As it turns out, happily, the planet already produces enough food to feed everyone, but the problem of unequal distribution and poverty remains, leading to two of the leading causes of illness across the world: Chronic hunger and obesity.

Scientists and experts of all sorts have weighed in with potential solutions to the ongoing problem of feeding a growing population and ending world hunger. Up until recently, most of these solutions have focused on utilizing conventional agricultural technology to produce more food. Solutions have ranged from embracing genetically modified organisms (GMOs) to indoor farming, among other, technology-based fixes. On the flip side, small farmers and organic agricultural methods have hardly been researched, or even considered, because, as previous experts have noted, these farms simply cannot compare to their conventional counterparts when it comes to production. Or can they?

According to recent research conducted by scientists at the University of California Berkeley, small farmers could play an important role in saving world hunger, after all. The study, published in the Proceedings of the Royal Society earlier last month found that when organic farmers utilized certain diversification methods, the yield gap between organic and conventional producers essentially vanished, proving what organic food devotees the world over already suspected — that organic food can help to feed the world. The UC Berkeley study “found relatively small, and potentially overestimated, differences in yield between organic and conventional agriculture, despite historically low rates of investment in organic cropping systems.”

One of the most important merits of organic agriculture on a global scale is that, unlike conventional methods, organic agriculture doesn’t rely on synthetic chemical inputs, and is therefore much easier on the environment than conventional farms. Since agriculture is one of the largest contributors to climate change, the idea that organic agriculture could compete with its conventional counterparts is monumental.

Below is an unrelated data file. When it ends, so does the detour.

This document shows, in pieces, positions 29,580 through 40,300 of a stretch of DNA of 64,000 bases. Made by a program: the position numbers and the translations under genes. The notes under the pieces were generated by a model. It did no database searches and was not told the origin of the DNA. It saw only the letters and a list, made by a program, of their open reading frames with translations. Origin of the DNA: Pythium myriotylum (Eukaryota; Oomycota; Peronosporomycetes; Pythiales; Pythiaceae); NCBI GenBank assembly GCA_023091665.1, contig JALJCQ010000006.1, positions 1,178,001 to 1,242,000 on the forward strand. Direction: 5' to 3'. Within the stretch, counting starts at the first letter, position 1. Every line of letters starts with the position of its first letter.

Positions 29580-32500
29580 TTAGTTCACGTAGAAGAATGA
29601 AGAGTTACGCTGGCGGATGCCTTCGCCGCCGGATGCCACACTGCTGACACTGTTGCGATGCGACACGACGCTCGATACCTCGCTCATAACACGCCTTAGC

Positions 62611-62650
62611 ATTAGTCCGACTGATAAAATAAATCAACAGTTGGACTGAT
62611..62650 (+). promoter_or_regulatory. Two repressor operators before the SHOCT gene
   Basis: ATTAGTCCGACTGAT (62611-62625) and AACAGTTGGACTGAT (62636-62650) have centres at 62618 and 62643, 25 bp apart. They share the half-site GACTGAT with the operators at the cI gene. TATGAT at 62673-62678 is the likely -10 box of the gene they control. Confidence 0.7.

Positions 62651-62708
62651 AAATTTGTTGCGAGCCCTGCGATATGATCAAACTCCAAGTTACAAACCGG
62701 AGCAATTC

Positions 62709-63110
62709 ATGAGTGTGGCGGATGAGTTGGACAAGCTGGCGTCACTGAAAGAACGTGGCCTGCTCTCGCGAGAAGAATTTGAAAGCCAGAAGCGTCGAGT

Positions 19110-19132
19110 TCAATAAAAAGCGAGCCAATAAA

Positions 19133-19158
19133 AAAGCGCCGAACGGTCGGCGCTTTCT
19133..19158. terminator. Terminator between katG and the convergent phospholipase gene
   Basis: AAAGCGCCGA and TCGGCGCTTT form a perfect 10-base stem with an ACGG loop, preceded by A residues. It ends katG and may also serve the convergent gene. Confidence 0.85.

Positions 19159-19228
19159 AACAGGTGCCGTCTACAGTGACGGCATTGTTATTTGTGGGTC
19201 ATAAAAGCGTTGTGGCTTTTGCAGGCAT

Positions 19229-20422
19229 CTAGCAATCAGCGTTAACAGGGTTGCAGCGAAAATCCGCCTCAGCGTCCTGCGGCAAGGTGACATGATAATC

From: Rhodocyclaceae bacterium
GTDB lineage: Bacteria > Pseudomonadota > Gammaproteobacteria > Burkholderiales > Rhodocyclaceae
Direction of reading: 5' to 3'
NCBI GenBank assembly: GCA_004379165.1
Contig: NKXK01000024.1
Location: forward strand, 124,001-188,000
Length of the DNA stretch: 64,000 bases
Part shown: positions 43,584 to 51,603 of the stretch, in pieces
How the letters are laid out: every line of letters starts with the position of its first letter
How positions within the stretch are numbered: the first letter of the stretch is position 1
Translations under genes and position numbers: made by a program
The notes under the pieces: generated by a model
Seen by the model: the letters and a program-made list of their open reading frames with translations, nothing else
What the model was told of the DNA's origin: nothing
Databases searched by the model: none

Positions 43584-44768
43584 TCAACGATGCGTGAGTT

The report notes that while our current, conventional agricultural system is “tremendously productive,” it also “causes many environmental problems, often trading off long- maintenance of ecosystem services for short-term agricultural production.”

The UN Food & Agricultural Organisation (FAO) also points out that while experts may have a tendency to ignore the small farmer’s contributions, “the world’s smallholders produce 70 percent of the world’s food on 25 percent of the land.” So while one small farmer may not seem to make much of a difference, the reality is that they absolutely do. And further, because small farmers are often important members of smaller, local communities, they have one of the biggest roles to play in helping to curb world hunger.

Professor Hilal Elver, the UN’s Special Rapporteur on the Right to Food, would agree. In her first public speech in September, Elver noted that the focus on small farmers and alternative agricultural models “is critical for future agricultural policies. Currently, most subsidies go to large agribusiness. This must change. Governments must support small farmers.” According to the UN, 80% of subsidies and 90% of research funding in the European Union goes to supporting conventional industrial agriculture.

Source: Thinkstock

Despite the fact that organic agricultural methods are just now beginning to gain traction as a viable solution to world hunger and climate change, in actuality the UC Berkeley’s study isn’tthe first to suggest that the “yield gap” between conventional and organic agriculture may be much smaller than previously thought, although the study has found new clues as to whyorganic agriculture has historically been less productive.